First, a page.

System dynamics modelling of work and service in homecare

Policy work and decision-making in healthcare is challenging as it takes place in a complex and continuously changing system. System dynamics modelling can serve as an important tool in this process by aiding understanding of complex causal relationships and change, such as the use of novel technological solutions or the introduction of new work procedures in homecare.

Relationship map, example of a system dynamics model
System dynamics modelling

This project aims to map out variables related to workload and distress in homecare to predict the effects of change management in homecare. This is realised through the use of system dynamics modelling and accompanying workshops. The workshops are carried out together with academicians and experts in homecare and aim to verify the developed model, its practical relevance and potential to inform change in homecare.

Change management and interventions in organisations, and the study of these, are usually tackled by breaking down complex problems to smaller constituent parts. System dynamics modelling is a method that focuses on taking a more holistic perspective, where complex relations and feedback processes are also considered, this rather than focusing on single variables. The idea is, if we are able to represent the structure of a system more accurately, we may also be able to better understand cause and effect of change and interventions in a given system.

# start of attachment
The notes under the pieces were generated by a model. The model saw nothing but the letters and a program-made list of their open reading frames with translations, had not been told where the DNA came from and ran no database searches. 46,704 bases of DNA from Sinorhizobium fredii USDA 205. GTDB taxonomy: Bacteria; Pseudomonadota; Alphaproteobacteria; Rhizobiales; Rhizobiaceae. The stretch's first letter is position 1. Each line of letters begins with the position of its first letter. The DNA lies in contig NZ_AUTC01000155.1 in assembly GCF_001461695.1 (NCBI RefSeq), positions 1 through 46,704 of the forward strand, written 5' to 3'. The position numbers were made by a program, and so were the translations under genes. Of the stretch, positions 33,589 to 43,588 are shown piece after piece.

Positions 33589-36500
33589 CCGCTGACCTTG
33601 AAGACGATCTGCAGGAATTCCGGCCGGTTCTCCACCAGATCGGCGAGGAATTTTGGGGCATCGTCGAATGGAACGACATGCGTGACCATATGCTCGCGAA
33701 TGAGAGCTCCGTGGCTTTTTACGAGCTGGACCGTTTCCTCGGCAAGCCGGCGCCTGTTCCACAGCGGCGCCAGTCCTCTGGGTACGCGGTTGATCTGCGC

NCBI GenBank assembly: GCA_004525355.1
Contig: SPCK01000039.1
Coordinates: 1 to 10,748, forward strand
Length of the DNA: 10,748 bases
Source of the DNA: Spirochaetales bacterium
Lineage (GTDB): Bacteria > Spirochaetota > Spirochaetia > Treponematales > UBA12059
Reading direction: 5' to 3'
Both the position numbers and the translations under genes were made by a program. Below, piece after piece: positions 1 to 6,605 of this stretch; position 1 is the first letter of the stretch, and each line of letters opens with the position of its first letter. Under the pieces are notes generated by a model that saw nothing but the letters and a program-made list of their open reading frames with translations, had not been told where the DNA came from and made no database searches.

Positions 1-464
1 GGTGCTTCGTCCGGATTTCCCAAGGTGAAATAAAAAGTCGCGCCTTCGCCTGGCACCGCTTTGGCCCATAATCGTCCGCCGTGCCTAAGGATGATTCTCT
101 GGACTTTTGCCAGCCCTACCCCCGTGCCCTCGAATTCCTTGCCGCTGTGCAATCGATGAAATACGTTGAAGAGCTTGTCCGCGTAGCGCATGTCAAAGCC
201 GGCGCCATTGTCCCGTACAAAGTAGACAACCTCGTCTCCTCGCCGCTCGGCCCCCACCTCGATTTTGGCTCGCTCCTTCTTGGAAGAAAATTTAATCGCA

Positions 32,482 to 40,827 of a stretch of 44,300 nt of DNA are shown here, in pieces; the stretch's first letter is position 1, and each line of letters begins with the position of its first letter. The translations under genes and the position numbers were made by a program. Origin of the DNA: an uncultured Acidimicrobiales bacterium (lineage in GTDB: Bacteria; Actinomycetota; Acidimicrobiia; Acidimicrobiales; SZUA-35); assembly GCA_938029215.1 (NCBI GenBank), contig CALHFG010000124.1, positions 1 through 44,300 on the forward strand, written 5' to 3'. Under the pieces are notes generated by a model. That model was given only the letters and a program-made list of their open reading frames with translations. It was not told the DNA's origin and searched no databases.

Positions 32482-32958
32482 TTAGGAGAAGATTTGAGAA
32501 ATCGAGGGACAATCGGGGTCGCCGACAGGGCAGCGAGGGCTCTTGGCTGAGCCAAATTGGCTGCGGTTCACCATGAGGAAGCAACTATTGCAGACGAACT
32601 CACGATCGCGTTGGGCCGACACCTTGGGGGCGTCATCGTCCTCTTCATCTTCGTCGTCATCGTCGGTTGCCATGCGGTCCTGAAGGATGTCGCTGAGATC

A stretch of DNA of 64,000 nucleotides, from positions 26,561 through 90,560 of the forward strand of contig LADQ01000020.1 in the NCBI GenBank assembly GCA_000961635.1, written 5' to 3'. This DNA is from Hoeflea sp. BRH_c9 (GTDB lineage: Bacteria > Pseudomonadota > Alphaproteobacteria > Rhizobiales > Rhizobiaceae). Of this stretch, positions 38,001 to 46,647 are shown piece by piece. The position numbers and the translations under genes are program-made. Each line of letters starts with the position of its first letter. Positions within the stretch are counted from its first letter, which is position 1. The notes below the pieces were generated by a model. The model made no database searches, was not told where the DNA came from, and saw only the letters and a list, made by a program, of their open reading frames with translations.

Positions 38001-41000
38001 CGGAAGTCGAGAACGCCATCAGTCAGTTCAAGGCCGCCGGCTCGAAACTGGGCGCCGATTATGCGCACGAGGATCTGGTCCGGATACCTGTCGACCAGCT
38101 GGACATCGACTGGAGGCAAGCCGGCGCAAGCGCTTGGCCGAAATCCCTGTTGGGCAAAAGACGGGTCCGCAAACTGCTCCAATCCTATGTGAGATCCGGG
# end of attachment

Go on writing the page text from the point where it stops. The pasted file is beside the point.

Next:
The initiative is a multidisciplinary collaboration between KTH Royal Institute of Technology, Karolinska Institute and Stockholms Sjukhem (non-profit private hospital and nursing home). The aim is to develop a system dynamics model to characterise work and services in homecare. The developed model therefore includes variables associated with homecare staff, care recipients, organisational factors, workload and stress. The model will be used to support the understanding of behaviour of this complex system, decision-making, development of effective changes and a holistic understanding of cause and effect in this context.

Research leader

Professor Sebastiaan Meijer,  KTH Royal Institute of Technology


Adam Darwich, assistant professor, KTH Royal Institute of Technology.

Susanne Guidetti, professor, Karolinska Institutet.

Anne-Marie Boström, docent, Karolinska Institutet & Stockholms Sjukhem.

Susanne Assander, doctoral student, Karolinska Institutet.

Zarina Nahar Kabir, docent, Karolinska Institutet.

Annika Clemes